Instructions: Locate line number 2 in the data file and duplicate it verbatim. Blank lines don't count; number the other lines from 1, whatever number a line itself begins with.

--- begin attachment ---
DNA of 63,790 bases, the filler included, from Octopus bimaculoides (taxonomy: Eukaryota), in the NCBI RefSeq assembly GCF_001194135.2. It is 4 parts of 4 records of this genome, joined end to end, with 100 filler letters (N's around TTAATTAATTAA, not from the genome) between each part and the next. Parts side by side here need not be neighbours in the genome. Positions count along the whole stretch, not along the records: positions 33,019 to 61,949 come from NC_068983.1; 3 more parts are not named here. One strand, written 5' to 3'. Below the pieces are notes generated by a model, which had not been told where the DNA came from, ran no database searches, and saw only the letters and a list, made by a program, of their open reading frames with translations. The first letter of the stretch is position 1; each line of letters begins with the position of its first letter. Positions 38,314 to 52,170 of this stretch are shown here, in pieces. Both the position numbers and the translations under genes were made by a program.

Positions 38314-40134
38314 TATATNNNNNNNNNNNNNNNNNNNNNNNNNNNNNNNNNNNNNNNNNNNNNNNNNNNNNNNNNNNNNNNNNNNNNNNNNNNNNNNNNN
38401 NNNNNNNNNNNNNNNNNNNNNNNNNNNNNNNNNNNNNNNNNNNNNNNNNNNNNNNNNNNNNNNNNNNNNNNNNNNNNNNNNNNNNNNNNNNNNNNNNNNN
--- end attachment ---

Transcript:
Positions 38314-40134